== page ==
General Manager Steve Poftak said Tuesday that signal bungalows near the JFK/UMass stop were damaged by the derailed train, and in a Wednesday series of tweets, the official MBTA account said that crews stationed along the tracks will need to direct traffic manually until the system is repaired. As a result, trains that serve passengers on the line will move more slowly than usual, and electronic countdown clocks will remain inactive across the Red Line.
The scene at JFK-UMass— Braintree platform— at 5:10 p.m. on Wed., June 12. Elana Aurise photo
"Looking ahead, bungalows will need to be rebuilt, new signals & cables installed, tracks repaired. At this time, we can't say how long that will take," the MBTA wrote. "For now, trains will continue to travel at slower speeds. We ask customers to allow extra time & use all available services."
An MBTA spokesman said Wednesday that there is still no estimate of what full repairs will cost.
Tuesday's derailment was the second on the MBTA's passenger lines in less than a week and the fourth this calendar year. In response, officials hired LTK Engineering Services to conduct an outside review of all derailments in the past two years.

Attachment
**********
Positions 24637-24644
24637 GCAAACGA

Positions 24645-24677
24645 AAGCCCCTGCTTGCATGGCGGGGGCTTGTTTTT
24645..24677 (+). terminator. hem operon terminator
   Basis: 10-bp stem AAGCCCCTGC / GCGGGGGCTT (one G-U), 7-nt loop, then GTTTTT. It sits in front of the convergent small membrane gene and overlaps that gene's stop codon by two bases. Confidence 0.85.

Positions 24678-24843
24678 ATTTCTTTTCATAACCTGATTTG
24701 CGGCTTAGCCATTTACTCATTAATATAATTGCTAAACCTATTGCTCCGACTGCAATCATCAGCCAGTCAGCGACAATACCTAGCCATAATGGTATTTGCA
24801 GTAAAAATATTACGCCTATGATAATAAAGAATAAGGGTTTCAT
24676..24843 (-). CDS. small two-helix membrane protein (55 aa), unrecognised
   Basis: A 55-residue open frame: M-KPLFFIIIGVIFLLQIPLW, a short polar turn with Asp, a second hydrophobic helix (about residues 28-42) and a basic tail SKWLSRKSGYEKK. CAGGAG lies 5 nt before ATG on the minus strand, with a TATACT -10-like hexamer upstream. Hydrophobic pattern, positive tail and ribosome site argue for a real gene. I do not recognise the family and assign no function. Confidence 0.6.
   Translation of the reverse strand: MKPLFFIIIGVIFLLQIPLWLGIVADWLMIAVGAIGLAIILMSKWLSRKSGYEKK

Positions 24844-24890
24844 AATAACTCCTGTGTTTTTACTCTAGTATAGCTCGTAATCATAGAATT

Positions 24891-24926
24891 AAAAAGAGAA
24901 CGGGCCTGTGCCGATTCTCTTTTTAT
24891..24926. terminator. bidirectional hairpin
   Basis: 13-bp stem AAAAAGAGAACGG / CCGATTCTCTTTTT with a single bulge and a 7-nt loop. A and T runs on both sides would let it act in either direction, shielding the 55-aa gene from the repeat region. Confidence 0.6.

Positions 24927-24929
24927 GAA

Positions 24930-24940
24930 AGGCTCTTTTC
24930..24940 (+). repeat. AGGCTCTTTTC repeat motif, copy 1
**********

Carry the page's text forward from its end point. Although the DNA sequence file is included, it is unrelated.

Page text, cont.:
Commuters who spoke to the Reporter while waiting for trains at JFK-UMass on Wednesday were still exasperated by the experience the day before.
. Robin Vaughn
Robin Vaughn, 54, of Mattapan said Tuesday’s experience “was terrible.”
"I've been riding the train forever and the worst service is the red one, period. I mean, I done lost jobs from taking the Red Line cause they didn't want to believe that the Red Line was having issues."